Coming in as runner-up was Michelle Wiley — a music instructor at Massachusetts College of Liberal Arts whose background ranges from singing backup for Steely Dan to co-writing the title theme for the Oscar-winning "An Unmarried Woman."
She wants learning to read music to be easier.
Her solution is "Giggles," a series of modules that use songs, cartoon characters and games to explain how to read notes. She's found that the long-used FACE model makes no sense when the notes are mixed up — it would be like learning the alphabet while trying to also read. Instead, children would learn where Bee the B note "lives" on the scale. It targets ages 5 to 7 but she could see it scaling up for teens, adults and those with learning disabilities.
When Cohen asked if she was "ready to crawl through the desert of hell" to bring her product to market, she responded by flouncing her flowy skirt and proclaiming, "Don't let this pink fool you."
The other two presenters were Randy Flippinger or Risk Arts and Dominic Spillane of Theater Engine.
Flippinger, who has worked in arts management for many years, is promoting an investment vehicle to underwrite arts organizations that would allow a return on investment and also free organizations to try riskier programs and performances. Spillane is more interested in getting people to musical performances — and theater, circuses and other performing arts. His pitch is Theater Engine, a website that works somewhat like a rooms search, think TripAdvisor, that finds performing arts wherever you are and collects a fee on ticket sales.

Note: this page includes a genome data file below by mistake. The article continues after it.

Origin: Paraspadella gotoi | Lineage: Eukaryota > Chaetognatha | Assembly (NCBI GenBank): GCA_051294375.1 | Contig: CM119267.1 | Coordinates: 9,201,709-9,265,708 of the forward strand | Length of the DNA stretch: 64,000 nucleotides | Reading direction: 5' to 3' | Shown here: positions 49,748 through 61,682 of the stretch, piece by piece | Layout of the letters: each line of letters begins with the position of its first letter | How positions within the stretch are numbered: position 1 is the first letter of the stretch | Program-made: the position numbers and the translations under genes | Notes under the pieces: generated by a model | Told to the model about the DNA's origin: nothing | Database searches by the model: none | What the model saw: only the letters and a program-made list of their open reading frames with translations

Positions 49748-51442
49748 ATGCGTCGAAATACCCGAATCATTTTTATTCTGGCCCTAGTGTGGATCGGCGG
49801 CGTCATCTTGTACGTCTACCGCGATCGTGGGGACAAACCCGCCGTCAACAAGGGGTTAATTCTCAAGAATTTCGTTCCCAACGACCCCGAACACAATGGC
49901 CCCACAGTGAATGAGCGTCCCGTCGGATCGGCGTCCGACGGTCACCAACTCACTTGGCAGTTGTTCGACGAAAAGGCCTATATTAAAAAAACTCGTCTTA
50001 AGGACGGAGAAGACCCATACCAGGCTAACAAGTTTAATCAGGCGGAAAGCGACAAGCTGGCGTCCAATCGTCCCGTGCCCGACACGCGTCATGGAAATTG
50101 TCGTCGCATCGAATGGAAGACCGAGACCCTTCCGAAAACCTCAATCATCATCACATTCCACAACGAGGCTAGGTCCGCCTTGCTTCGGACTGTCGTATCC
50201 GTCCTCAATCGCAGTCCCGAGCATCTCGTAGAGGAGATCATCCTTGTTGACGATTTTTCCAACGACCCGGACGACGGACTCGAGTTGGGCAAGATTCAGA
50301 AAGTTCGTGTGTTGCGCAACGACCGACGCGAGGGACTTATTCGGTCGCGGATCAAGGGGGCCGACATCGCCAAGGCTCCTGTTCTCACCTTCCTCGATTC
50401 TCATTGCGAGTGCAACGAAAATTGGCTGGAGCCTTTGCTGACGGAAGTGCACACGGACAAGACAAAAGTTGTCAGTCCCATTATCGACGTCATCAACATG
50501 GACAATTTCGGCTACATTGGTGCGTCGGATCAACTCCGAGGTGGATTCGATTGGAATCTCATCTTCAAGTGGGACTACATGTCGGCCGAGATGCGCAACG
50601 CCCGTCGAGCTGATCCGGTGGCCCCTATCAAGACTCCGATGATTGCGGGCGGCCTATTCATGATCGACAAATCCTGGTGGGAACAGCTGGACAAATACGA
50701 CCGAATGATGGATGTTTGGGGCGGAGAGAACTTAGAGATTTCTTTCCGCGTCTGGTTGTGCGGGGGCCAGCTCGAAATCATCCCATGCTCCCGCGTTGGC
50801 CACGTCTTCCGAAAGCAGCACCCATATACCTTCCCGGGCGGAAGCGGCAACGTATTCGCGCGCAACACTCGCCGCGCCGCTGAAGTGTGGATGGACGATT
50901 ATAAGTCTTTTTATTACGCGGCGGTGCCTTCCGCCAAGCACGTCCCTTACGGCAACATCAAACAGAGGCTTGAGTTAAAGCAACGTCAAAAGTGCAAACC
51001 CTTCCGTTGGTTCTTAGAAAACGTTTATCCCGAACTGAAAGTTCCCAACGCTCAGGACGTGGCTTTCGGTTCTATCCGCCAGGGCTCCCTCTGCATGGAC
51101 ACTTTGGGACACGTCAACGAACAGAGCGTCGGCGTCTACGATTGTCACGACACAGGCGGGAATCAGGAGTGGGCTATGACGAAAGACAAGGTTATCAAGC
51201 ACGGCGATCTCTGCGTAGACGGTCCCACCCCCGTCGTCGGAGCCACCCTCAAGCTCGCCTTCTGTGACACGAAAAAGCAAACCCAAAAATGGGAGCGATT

Attendees also heard from more established businesses that have worked with Lever and are now about to launch new initiatives: B&B Micro Manufacturing was just approved as a modular manufacturer in Massachusetts and is busy cornering the market in vacation and event housing; Valt, an image-based password protector, is gearing up to launch a cryptocurrency wallet protector; Whole Life Pet foods is ready to invade the grocery market; and Sustaine, a co-generation operations system, is working to keep college campuses hot, cold and energy efficient.
Lever also announced it had received $450,000 in private and public funding, $150,000 of which will go to six startups that participate in the organization's challenge programs that foster regional entrepreneurship.
Speaking on the funds were Travis McCready, president & CEO of the Massachusetts Life Sciences Center and Pat Larkin, director of the innovation institute at the Massachusetts Technology Collaborative. Also attending was Pittsfield Mayor Linda Tyer, state Sen. Adam Hinds, and state Rep. John Barrett III and local business and community leaders.
The organization also recognized the Berkshire Business Interns — 32 who were selected from more than 400 applications to work with local business — and local partners who helped host the interns with Eric Kerns as emcee.
John "Jack" Wadsworth, an owner of Porches and civic philanthropist, said he and his wife, Suzy, had felt a little lonesome when they first started investing here.
"We don't feel lonesome anymore," the Williams College alumn said. "There's energy in the room. Lever has made a huge impact. There's investment coming into the community really there are vital ideas that have the possibility of matching great ideas with risk capital."